I don’t know about you, but the amount of online shopping I do has become somewhat embarrassing over the past year. There’s seemingly nothing you can’t buy over the Internet, which is why for any company looking to expand beyond the U.S., e-commerce is a great way to start. 

Global e-commerce sales grew by 28% last year, according to Statista, and by the end of this year there will be 2.14 billion global digital buyers, with e-commerce sales expected to account for 18% of all retail transactions.

Global E-commerce Map

With e-commerce, the barriers to entry are low, while the chances of success are high. 

“Everyone’s looking to get a piece of the e-commerce retail business,” says Jim Okamura, partner at McMillanDoolittle, a Chicago-based retail consultancy, and co-founder of the Global E-Commerce Leaders Forum.

However, before you launch into e-commerce you need to decide where you’re going to sell your products. Let’s take a look at the options:

Direct to consumer, via your own website

Selling directly to consumers gives you freedom and flexibility with everything from marketing to pricing and shipping, making it easier to control perceptions. However, to be successful, “you need to invest in site build, content creation, marketing/advertising and more if you want to reach the same caliber of audience a marketplace provides,” says Megan Kimmerer, client success and communications manager at geekSpeak Commerce, an e-commerce services agency in Toronto.

Pros: 100% brand control; can gather customer data rapidly and easily

Cons: Steep learning curve; hard to acquire customers

Direct to consumer, via Shopify

Shopify, the Canadian subscription-based e-commerce site, “is the fastest growing and biggest e-commerce company,” says Okamura.

You can set up your own site quickly and easily within the Shopify software. You’ll have access to the company’s logistics network, international payments system, international cart capabilities, analytics and sales reports. “It really simplifies it for the brand,” Okamura explains.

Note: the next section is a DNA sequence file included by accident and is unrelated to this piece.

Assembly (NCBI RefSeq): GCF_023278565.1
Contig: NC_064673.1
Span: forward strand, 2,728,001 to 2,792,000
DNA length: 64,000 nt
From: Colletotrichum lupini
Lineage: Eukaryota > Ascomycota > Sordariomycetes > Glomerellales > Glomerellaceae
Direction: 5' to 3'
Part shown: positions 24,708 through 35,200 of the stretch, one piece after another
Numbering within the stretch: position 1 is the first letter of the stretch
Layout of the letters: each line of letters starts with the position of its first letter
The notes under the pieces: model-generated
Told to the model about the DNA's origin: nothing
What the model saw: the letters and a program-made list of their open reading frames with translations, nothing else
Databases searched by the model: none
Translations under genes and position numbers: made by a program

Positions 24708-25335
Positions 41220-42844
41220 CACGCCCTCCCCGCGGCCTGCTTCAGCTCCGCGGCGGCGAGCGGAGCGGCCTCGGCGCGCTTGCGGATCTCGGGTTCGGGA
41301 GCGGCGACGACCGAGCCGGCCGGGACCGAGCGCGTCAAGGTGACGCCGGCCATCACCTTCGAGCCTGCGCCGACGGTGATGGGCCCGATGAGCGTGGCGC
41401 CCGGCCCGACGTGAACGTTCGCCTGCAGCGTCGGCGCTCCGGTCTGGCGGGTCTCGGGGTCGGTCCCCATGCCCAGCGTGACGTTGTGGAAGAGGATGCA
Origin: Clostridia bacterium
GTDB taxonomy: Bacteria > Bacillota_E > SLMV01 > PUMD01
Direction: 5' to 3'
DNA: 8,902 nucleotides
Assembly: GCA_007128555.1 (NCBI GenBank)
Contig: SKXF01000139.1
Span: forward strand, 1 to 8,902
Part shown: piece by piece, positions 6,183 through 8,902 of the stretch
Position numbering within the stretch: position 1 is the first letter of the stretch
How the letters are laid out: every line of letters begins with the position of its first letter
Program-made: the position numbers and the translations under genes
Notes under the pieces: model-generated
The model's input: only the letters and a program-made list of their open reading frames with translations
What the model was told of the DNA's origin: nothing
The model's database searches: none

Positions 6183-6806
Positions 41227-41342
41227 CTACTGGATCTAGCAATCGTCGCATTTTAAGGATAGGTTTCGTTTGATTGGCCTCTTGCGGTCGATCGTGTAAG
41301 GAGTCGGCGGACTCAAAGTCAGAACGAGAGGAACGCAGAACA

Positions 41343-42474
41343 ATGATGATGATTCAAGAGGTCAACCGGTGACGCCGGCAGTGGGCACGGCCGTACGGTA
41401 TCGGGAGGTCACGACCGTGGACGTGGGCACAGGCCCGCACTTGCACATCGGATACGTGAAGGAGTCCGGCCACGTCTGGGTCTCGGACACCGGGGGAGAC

“You could set up a store in an afternoon and just pay just $29 a month. It’s really compelling,” says Isaac Wanzama, founder and chief strategist for geekspeak Commerce.

Pros: Fast; inexpensive; access to Shopify’s tools and expertise

Cons: Less control — sites are created from a template

A big marketplace

Amazon is the best-known marketplace and an easy way to get started with e-commerce. You can build out your own store page and provide background information, product details, videos, social media links, inspirational photos, and more.

Pros: Huge customer base; Amazon takes care of international fulfillments

Cons: No brand experience control; Amazon takes a percentage of sales; can’t gather customer data

A foreign marketplace

There’s JD.com in China, Jumia (Africa), Bazar (U.K.), OTTO (Germany) and Bol.com (Holland). These smaller foreign marketplaces have grown significantly during the COVID pandemic, says Okamura. 

These websites allow you “to enter a market in a controlled and cost-effective way,” says Wanzama. “These pre-built markets provide infrastructure, payments and delivery.”

Pros: Access to local customers of the marketplace; speed to market; can test brand awareness/equity/product

Cons: Lack of control; don’t own customer data and difficult to build relationships

Vertical marketplaces

NewEgg, Etsy, Zalando, Reverb, and TheRealReal are vertical online marketplaces dedicated to selling a certain type of product. They tend to attract serious shoppers who bring repeat business.

These marketplaces draw a specific customer who knows what to expect from this website, and there’s less competition with other brands. You can use a vertical marketplace as well as a multi-marketplace, suggests geekspeak’s Kimmerer, so you’re selling in both the niche and the larger markets.

Pros: Targeted customer

Cons: Narrower customer base

Social media

According to Digital Commerce 360, 72% of consumers reported that their social media consumption rose during the pandemic. It’s no surprise, then, that you can now sell directly through social media sites such as Facebook, TikTok, Instagram, or Twitter. These sites offer terrific opportunities to market your brand and for consumers to find you when they’re not necessarily shopping. 

“Social commerce is where a lot of commerce is going to go,” says Wanzama. “Customers aren’t looking for brands to tell them a story; they’re looking for their peers to tell them about products.”

On top of the well-known social media sites there’s also Amazon Live and Shop Shops, where influencers can talk about products.

Pros: Free; easy to build awareness

Cons: Still in test mode in the U.S.; older generations may not trust or adopt social; lots of distractions

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